A cap maker creates all headgear that comes from cutting, typically in woven textiles, and manufacturing by sewing, ironing, etc.
A hatter makes his goods in felt, and shapes it by steam, stretch and heat. In this way, the cap maker profession leans more towards the tailoring profession, with a strong focus on headgear, while the hatter profession is specifically craftsmanship in a class of its own.
Denmark’s last Cap Maker
Wilgart is reportedly Denmark’s only cap maker with production within the country, and started his career after an educational journey back in 2010. On the journey, he happened to meet an old cap maker and became an apprentice.
Der Mützenmacher aus Deutschland
Silas Skram, who is behind Wilgart with Tomas Chovan, was trained as a capmaker by a German master. Herr Bullmann, who is about to reach retirement age, said: “Mützenmacher lernen ist nicht ganz so schwer. -Aber Mützenmacher bleiben ….”
The last time caps were produced in Copenhagen was at the defunct company “Brødrene Katz”, which had a workshop in Griffenfeltsgade. Wilgart has been in contact with Helene Holst Echwald (Milliner at the Royal Danish Theatre), who before she received a journeyman’s certificate as a milliner worked as a seamstress in the Griffenfelds factory with 6-7 other skilled cap makers.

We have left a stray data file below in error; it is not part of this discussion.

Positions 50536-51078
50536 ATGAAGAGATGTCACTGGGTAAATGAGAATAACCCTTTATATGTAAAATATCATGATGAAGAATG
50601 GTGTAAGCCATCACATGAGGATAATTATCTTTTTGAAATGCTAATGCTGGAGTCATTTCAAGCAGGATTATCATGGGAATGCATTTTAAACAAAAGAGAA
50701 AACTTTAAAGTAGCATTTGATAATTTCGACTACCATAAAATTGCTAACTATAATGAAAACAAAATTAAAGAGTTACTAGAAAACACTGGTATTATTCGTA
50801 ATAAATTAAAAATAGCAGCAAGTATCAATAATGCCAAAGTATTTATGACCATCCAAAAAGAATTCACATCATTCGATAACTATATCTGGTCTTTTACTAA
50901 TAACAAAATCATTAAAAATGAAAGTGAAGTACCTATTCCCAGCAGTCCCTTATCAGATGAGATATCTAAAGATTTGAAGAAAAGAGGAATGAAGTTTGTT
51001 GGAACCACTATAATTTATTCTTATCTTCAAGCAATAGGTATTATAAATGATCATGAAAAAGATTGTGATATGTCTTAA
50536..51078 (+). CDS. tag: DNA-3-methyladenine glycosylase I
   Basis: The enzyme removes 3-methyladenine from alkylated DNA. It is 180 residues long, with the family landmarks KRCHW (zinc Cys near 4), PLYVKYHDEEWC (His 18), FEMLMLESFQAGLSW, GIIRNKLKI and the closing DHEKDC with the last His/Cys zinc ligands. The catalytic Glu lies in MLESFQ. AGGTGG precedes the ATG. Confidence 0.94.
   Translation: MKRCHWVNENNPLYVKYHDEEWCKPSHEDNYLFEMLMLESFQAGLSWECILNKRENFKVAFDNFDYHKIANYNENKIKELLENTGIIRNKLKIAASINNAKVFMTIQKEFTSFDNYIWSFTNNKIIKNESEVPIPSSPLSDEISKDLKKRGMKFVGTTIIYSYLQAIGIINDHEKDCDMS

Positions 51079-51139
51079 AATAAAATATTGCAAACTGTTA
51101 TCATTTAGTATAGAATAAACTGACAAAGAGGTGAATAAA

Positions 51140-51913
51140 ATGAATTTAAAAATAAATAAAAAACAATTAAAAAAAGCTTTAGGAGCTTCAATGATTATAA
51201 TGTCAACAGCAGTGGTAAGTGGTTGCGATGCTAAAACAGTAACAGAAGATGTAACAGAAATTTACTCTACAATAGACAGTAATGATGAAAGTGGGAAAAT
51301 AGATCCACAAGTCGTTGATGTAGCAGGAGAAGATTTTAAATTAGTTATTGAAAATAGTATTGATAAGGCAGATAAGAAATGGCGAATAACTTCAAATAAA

Also in Ryesgade, there has been a small manufacturer named: “Nordisk Hue”. But it also closed in the 90s.
Now Wilgart wants to bring the personal cap back into everyday life, with handmade quality and original cuts, the basement rooms on Jægersborggade will open up a new world consisting of Tweed, Salmon skin, leather and thread.
Cap maker: the profession has disappeared
The profession, which in its time was called ‘Hat and Cap maker’, no longer exists as education. A few milliners are still being trained, where there is a single apprenticeship that takes students, but after recent negotiations, it now seems that the millinery profession is also being abolished. Old crafts like these, bundle makers, cap makers, hat makers, and milliners are hard to find. Wilgart found that sewing caps required years of training, but that it was also fun and educational. If you want to know more about the profession and the practicing craftsmen, visit our guild’s website on the logo here.
Photo 1 + 3: Daniel Rasmussen, Visit Copenhagen, 2019
Photo 2: Silas Skram, 2017
Trumpet: Rasmus Engel Jønsson
Rhodes piano & sound: Frederik Hellum Nielsen
Double bass: Kristian Luis Kjaersgaard
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